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Biochem J. 1967 Mar;102(3):870-7.

Studies on lipogenesis in vivo: Fatty acid and cholesterol synthesis in hyperglycaemic-obese mice.

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Merck Institute for Therapeutic Research, Rahway, N.J., U.S.A.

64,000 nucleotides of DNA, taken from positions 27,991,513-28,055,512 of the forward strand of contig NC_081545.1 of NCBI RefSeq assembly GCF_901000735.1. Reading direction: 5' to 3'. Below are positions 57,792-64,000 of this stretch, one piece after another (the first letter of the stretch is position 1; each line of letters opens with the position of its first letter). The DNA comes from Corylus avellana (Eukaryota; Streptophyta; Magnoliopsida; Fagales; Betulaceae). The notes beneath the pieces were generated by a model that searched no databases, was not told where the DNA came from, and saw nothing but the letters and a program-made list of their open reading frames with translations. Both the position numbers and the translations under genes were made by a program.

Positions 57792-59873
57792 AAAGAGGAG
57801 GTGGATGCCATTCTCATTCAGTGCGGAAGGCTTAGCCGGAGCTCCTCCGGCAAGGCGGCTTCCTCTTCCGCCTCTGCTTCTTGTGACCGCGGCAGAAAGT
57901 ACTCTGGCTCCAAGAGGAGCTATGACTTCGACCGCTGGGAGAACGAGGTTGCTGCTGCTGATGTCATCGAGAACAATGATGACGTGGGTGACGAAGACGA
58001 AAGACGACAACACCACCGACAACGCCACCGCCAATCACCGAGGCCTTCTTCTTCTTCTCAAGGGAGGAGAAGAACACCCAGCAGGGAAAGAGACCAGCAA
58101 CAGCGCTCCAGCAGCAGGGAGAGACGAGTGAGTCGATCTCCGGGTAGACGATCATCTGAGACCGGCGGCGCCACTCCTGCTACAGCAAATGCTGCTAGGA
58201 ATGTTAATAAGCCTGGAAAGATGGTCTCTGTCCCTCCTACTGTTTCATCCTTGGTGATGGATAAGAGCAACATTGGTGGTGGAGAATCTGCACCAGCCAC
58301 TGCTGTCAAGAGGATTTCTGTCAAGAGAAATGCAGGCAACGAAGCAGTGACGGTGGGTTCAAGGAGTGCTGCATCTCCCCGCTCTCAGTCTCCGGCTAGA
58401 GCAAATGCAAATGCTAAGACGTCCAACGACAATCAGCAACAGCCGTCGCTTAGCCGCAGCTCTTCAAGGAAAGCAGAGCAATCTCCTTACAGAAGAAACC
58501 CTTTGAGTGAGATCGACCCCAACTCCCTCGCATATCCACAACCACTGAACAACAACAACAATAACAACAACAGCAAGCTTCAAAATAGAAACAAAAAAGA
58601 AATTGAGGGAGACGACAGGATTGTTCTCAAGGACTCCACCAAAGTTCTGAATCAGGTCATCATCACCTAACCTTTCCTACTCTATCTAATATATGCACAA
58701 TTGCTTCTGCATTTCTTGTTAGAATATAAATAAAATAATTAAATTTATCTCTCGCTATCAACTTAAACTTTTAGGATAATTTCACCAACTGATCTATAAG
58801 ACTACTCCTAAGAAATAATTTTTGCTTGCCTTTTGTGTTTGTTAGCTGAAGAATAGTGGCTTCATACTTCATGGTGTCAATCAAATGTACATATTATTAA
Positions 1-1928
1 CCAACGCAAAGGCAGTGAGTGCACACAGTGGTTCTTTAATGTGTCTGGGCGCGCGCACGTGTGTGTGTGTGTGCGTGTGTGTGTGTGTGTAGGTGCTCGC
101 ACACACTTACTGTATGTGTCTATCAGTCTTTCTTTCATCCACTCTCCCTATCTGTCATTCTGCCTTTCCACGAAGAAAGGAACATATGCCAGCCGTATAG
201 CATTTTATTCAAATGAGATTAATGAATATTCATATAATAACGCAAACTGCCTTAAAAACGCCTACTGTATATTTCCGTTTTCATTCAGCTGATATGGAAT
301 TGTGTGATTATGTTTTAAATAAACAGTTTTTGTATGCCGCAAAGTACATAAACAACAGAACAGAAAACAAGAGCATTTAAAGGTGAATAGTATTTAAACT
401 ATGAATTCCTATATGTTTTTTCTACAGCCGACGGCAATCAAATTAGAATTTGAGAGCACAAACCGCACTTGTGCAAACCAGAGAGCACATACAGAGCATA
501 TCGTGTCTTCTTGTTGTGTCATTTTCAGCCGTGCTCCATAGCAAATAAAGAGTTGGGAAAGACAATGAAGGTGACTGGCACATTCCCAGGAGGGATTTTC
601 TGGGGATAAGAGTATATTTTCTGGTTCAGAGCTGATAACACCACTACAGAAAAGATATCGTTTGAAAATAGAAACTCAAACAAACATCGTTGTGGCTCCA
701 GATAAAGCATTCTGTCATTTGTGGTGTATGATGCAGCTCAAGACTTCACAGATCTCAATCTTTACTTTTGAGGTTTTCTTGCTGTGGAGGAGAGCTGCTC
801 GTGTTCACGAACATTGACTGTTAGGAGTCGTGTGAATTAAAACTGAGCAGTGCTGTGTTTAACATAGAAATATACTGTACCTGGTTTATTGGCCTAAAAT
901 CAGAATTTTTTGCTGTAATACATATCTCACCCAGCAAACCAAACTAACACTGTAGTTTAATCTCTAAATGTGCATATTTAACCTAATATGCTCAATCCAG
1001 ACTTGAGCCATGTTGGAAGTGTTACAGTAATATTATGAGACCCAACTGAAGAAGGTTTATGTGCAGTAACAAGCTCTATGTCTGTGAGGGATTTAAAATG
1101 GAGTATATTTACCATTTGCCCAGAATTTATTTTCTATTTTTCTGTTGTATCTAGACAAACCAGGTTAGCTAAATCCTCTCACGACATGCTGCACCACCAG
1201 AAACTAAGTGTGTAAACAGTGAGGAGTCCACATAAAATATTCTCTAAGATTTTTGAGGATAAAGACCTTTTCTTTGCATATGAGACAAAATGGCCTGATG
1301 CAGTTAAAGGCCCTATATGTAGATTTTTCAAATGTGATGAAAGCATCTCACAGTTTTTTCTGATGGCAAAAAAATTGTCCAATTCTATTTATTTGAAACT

1. Lipogenesis has been studied in intact genetically obese mice by measuring the incorporation of a single oral dose of 250mg. of [U-(14)C]glucose into fatty acid and cholesterol in the liver and extrahepatic tissues. Studies were also carried out with [U-(14)C]glucose added to the diet and fed for 24hr. With either method of isotope administration, the conversion of [U-(14)C]glucose into fatty acid was greatly elevated in the livers of the obese mice. In contrast, conversion of the single dose of [(14)C]glucose into fatty acid in extrahepatic tissues of obese mice was only half that occurring in the non-obese litter mates. When [(14)C]glucose was given in the diet for 24hr. the total accumulation of labelled fatty acid in extrahepatic tissues of obese mice was slightly less than in the non-obese. Uptake of labelled glucose and conversion into fatty acid in adipose tissue of the obese mice decreased with age. 2. Conversion of the single dose of [(14)C]glucose into liver cholesterol was comparable in obese and non-obese mice fed on a purified low-fat diet. However, obese mice given this diet for 12 weeks accumulated 1.54% of cholesterol in the liver compared with 0.29% in the non-obese litter mates. This accumulation apparently resulted from a decrease in removal of cholesterol from the liver, rather than an increased synthesis. 3. Conversion of the single dose of [(14)C]glucose into extrahepatic fatty acid was decreased by 18hr. starvation proportionally as much in obese as in non-obese mice. The decrease in liver fatty acid synthesis caused by starvation also was considerable in obese mice, although somewhat less marked than in the non-obese. 4. The metabolic derangements in the liver could be more fundamental to the development of the obesity than the changes seen in extrahepatic tissues.

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